He added: “For reasons that are unclear to me, planning and scheming to bring rifles to Washington, DC, became more important than maybe even your own family.”
Unlike Rhodes, Meggs showed contrition for his actions on January 6 and apologized to his family members in the courtroom through tears.
“I am sorry to be involved in an event that put such a black mark on our country,” Meggs told the judge.
Explaining the differing sentences Thursday, Mehta said Rhodes was a more dangerous person.
“He is not Mr. Rhodes. He’s just not,” the judge said of Meggs. “He does not pose the same kind of threat as Mr. Rhodes. He is not the intellectual and spiritual leader.”
Prosecutors sought 25 years for Rhodes
Prosecutors had asked Mehta to sentence Rhodes to 25 years behind bars, and to apply the enhanced terrorism sentencing penalties.
“This is terrorism,” prosecutor Kathryn Rakoczy said Thursday.
“It is not blowing up a building directly or telling someone to blow up a building, but in light of the threat of harm and historic nature of attempting to stop the certification of an election for the first time in American history,” Rhodes and other Oath Keepers leaders should be punished more harshly, she said.
Rhodes, who was accused of leading dozens other individuals in a coordinated plot that culminated in the January 6 siege, was also found guilty of obstructing an official proceeding and tampering with documents.
Of those that Rhodes led, 22 have already been convicted of various federal crimes by a jury or guilty plea. Eight, including Rhodes’ codefendant Meggs, were convicted of seditious conspiracy.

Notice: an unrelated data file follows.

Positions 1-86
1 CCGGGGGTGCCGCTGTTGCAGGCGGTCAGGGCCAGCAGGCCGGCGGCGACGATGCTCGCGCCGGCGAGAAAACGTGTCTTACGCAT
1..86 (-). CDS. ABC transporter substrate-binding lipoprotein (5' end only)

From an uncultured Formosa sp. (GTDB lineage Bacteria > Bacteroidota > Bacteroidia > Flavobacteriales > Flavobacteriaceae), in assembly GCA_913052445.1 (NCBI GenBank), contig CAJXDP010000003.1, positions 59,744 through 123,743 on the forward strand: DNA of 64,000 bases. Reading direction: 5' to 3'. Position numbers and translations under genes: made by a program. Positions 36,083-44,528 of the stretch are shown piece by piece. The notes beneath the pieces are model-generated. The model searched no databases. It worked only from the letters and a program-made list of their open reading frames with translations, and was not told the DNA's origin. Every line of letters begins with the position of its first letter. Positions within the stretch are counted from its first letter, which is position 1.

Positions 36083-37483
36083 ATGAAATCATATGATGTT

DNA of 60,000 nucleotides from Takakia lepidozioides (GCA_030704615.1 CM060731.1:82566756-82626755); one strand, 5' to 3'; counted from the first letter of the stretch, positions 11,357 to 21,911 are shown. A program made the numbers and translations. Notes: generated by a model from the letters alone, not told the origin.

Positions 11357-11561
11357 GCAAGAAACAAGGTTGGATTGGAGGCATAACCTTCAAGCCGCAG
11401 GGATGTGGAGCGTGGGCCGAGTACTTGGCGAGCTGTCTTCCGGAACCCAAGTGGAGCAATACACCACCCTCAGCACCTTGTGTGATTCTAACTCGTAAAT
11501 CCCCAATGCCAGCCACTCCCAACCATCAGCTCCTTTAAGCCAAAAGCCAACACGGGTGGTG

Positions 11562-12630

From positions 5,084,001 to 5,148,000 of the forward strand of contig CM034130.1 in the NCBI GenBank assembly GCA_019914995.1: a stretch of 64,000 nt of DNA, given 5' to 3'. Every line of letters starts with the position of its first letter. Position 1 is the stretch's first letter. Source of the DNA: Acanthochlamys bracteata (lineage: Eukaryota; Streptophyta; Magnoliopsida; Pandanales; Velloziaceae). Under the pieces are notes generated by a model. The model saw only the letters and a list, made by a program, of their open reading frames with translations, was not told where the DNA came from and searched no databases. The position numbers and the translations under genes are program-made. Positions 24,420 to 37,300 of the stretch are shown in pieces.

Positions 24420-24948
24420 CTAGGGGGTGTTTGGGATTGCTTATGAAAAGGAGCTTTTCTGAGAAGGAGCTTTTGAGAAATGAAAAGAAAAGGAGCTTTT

Rhodes repeats false allegations about 2020 election
Rhodes, before he was sentenced, said he was a “political prisoner” and vowed to continue to “expose the criminality of the regime” in prison.
“I’d like to start by just saying that I’m a political prisoner, and like President Trump, my only crime is opposing those who are destroying our country,” Rhodes told Mehta in court.
For 20 minutes, Rhodes relitigated allegations that the 2020 presidential election was unconstitutional and shouted that he was “not able to drop that under my oath” during his military service and “not able to ignore the Constitution.”
The leader repeatedly defended his and his followers’ actions on January 6, saying that “no Oath Keeper took part in any of the fighting” and that the violence at the Capitol was “all done by other people.”
“I believe this country is incredibly divided, and this prosecution – not just mine but all the J6ers – is making it worse,” Rhodes said.
He continued, “I believe every J6er is a political prisoner and all of them are being grossly overcharged. It is going to make people feel like this government is even more illegitimate than they did before.”
Pardons for rioters?
Trump said during a recent CNN town hall that if elected to a second term he would pardon many rioters who were convicted for their roles in the January 6 attack on the Capitol.
Though he said he would not be able to pardon all January 6 rioters, Trump vowed to pardon “a large portion of them.”
Michael Fanone, a former Washington, DC, police officer who was attacked on January 6, called the prospect of Rhodes potentially getting pardoned by Trump “outrageous.”
“It should outrage all Americans,” Fanone said on CNN’s “News Central” Thursday. “Stewart Rhodes was convicted by a jury of his peers for his actions, which resulted in the injuries sustained by myself and hundreds of other police officers on January 6. Not to mention the fact that America became a national and international embarrassment on the world stage.”
Fanone said it was “sickening” that Trump has “aligned himself” with people like Rhodes via the statements he made during the CNN town hall and what he continues to say “on a daily basis.”
This story has been updated with additional developments.
CNN’s Sydney Kashiwagi contributed to this report.